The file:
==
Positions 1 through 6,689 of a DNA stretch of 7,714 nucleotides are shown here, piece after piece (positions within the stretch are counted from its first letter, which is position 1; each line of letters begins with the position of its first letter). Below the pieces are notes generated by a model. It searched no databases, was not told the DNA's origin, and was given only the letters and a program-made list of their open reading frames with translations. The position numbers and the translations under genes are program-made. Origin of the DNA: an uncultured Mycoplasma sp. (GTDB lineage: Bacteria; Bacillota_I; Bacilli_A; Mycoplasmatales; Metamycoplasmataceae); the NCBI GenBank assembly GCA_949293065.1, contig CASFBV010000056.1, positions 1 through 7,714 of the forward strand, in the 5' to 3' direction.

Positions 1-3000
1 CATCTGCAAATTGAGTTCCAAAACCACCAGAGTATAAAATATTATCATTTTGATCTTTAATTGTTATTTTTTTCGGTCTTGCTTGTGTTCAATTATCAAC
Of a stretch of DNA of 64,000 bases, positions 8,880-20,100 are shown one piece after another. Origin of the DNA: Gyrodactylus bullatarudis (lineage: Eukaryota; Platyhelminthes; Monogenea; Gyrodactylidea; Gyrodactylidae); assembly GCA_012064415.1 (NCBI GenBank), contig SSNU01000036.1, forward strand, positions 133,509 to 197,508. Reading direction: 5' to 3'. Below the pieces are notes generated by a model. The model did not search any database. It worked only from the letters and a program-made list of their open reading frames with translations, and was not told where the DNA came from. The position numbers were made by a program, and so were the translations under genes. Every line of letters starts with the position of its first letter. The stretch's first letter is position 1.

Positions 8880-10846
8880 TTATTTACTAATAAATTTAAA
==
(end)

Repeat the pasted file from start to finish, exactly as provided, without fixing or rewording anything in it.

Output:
Positions 1 through 6,689 of a DNA stretch of 7,714 nucleotides are shown here, piece after piece (positions within the stretch are counted from its first letter, which is position 1; each line of letters begins with the position of its first letter). Below the pieces are notes generated by a model. It searched no databases, was not told the DNA's origin, and was given only the letters and a program-made list of their open reading frames with translations. The position numbers and the translations under genes are program-made. Origin of the DNA: an uncultured Mycoplasma sp. (GTDB lineage: Bacteria; Bacillota_I; Bacilli_A; Mycoplasmatales; Metamycoplasmataceae); the NCBI GenBank assembly GCA_949293065.1, contig CASFBV010000056.1, positions 1 through 7,714 of the forward strand, in the 5' to 3' direction.

Positions 1-3000
1 CATCTGCAAATTGAGTTCCAAAACCACCAGAGTATAAAATATTATCATTTTGATCTTTAATTGTTATTTTTTTCGGTCTTGCTTGTGTTCAATTATCAAC
Of a stretch of DNA of 64,000 bases, positions 8,880-20,100 are shown one piece after another. Origin of the DNA: Gyrodactylus bullatarudis (lineage: Eukaryota; Platyhelminthes; Monogenea; Gyrodactylidea; Gyrodactylidae); assembly GCA_012064415.1 (NCBI GenBank), contig SSNU01000036.1, forward strand, positions 133,509 to 197,508. Reading direction: 5' to 3'. Below the pieces are notes generated by a model. The model did not search any database. It worked only from the letters and a program-made list of their open reading frames with translations, and was not told where the DNA came from. The position numbers were made by a program, and so were the translations under genes. Every line of letters starts with the position of its first letter. The stretch's first letter is position 1.

Positions 8880-10846
8880 TTATTTACTAATAAATTTAAA